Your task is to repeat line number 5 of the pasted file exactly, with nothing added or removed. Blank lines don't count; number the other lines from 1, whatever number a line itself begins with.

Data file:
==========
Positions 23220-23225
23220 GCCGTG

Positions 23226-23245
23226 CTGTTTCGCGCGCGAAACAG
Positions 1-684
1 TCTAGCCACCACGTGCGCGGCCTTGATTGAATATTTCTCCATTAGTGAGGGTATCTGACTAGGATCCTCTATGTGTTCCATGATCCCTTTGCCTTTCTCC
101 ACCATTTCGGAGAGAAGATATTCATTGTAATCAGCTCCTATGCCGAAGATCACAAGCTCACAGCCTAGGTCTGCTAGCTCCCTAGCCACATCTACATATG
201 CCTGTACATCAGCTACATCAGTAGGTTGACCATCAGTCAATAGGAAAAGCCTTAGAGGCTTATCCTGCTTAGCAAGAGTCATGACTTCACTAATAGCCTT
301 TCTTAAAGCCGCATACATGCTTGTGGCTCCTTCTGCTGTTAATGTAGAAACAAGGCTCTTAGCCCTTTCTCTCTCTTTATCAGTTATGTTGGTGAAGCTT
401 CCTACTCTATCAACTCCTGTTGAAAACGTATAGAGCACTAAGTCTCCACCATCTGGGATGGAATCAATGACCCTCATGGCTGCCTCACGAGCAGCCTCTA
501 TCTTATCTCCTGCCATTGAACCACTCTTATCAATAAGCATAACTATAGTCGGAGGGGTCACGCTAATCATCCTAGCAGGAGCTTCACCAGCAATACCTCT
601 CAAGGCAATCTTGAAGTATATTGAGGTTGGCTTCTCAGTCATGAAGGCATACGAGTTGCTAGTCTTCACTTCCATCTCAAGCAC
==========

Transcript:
Positions 1-684